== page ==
predict_proba() method on our model. Using this we find the selections recommended by our model and then calculate what the profit would have been if we had bet on these:
Finally we can calculate our return on investment by adding up the
profit column and dividing by the number of bets:
So our model would have generated a very decent 5% ROI.
Since our model only depends on three boolean inputs, we can explore what it predicts the probability of a win is and what odds we should bet on for all combinations of these inputs:
We see from this output that the model only really cares about the
is_underdog value. It predicts underdogs have a 35.91% probability of winning regardless of whether they are the home team or whether they won their last game. Similarly, the model predicts favorites have a 62.76% chance of winning in all cases. This means we should bet on any teams that have odds between 1.593 and 1.999 or odds over 2.785. It is hard to believe this model would work in general but at least in the last half of the 2020-21 season it would have returned a 5% profit.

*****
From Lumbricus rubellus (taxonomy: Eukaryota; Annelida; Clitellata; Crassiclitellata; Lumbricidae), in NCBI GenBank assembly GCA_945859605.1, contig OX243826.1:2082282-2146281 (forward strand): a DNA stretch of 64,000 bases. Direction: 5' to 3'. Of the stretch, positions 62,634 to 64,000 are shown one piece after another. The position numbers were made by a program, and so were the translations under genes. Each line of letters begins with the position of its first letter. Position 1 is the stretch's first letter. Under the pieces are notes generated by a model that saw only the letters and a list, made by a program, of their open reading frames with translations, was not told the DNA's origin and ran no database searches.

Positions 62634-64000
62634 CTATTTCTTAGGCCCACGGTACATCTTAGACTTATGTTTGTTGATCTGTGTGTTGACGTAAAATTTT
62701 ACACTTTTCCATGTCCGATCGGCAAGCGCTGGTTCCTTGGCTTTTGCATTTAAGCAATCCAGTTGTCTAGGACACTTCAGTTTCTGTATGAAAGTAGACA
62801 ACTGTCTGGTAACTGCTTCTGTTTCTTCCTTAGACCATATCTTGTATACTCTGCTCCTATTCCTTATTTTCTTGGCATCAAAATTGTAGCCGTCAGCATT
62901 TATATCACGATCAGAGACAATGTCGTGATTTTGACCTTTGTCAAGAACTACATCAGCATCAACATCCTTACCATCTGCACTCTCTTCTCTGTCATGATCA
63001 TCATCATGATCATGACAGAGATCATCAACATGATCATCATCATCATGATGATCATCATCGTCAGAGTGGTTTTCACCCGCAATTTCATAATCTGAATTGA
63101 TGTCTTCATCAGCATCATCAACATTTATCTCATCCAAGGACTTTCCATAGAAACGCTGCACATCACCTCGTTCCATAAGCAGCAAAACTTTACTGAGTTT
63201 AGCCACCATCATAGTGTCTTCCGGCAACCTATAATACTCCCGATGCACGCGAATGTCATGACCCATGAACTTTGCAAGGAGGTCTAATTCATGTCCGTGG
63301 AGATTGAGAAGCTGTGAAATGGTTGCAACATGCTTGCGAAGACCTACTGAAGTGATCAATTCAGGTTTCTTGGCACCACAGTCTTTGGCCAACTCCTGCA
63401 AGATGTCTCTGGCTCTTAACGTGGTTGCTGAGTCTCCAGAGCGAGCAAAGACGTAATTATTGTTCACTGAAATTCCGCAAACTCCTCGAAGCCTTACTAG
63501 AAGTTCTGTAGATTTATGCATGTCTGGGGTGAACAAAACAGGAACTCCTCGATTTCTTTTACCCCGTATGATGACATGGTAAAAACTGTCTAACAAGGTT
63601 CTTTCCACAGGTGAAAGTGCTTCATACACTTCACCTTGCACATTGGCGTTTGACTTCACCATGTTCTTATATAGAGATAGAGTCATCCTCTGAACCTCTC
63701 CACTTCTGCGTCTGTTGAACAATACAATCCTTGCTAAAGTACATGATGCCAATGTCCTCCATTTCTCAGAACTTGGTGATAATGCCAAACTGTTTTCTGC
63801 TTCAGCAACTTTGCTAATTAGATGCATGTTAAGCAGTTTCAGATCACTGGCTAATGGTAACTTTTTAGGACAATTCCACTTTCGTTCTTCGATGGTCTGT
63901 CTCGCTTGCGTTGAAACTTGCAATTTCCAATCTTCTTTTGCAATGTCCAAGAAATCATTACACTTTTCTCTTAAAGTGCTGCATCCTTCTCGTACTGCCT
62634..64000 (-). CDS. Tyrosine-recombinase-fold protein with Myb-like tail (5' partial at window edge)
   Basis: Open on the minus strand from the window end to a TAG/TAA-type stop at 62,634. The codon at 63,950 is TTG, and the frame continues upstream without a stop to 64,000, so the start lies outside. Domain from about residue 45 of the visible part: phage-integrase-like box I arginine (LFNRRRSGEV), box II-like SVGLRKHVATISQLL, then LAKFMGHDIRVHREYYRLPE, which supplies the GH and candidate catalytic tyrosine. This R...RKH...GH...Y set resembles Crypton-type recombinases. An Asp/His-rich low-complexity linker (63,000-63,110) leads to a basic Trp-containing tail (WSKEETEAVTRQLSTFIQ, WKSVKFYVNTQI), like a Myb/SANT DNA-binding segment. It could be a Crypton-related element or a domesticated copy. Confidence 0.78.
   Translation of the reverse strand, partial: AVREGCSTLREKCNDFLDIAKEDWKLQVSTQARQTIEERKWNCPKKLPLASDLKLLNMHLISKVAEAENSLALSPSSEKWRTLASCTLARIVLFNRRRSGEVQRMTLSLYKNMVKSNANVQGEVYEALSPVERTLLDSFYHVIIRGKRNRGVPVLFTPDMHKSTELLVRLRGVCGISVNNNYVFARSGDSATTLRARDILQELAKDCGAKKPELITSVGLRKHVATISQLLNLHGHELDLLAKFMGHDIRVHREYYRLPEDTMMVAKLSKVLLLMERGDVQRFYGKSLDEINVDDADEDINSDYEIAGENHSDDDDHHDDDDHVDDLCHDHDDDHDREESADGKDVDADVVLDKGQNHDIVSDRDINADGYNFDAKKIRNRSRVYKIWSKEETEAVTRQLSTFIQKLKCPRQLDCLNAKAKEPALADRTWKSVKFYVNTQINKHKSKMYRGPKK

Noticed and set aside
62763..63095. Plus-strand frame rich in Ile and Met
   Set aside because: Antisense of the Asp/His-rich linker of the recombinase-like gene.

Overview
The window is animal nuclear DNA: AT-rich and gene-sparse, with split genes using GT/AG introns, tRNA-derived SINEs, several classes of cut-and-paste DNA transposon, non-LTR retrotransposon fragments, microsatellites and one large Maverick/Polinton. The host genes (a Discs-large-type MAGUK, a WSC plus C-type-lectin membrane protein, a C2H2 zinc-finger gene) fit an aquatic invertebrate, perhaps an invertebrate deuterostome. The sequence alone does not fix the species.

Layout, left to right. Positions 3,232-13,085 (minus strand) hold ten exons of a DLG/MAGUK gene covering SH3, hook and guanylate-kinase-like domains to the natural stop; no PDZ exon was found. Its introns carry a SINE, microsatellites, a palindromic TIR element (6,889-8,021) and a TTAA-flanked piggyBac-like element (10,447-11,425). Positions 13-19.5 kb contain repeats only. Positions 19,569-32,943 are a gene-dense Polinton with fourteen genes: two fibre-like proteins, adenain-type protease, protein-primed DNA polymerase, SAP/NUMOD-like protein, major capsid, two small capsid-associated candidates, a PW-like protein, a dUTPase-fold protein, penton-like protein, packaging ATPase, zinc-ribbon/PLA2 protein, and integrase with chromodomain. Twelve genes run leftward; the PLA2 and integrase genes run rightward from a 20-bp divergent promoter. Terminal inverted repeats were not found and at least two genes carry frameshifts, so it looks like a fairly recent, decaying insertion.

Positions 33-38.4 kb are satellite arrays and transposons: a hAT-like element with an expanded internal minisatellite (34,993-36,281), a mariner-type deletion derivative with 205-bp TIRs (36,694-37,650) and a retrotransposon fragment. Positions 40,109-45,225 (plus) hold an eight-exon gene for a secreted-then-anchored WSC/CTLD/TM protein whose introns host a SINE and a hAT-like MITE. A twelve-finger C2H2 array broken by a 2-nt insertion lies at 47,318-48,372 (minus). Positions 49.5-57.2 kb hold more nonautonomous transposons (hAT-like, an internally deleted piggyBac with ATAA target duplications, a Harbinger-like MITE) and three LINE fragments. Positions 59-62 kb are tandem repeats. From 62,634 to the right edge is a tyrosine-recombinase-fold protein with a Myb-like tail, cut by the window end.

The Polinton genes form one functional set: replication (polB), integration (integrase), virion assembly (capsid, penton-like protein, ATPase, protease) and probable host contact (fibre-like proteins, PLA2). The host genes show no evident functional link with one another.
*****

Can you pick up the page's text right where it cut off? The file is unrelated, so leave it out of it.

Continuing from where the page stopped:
In this article we have shown how to build a simple prediction model with BitOdds data and scikit-learn. Based on the 2020-21 season data it appeared to generate a very respectable 5% profit. The next steps would be to test the robustness of this model. This could be done by using scikit-learn’s cross-validation functionality or by exporting the data from a different NBA season from BitOdds and applying the model to that.
To develop the model even further you could incorporate additional information such as the teams playing, the win rates of the teams etc. You could also try building a model that predicts the score of the game and use this to bet on the total points and spread markets.
With large amounts of sports data freely available and incredible open source tools like Python, Jupyter, Pandas and scikit-learn, there has never been a better time to try your hand at data-driven sports betting. Good luck!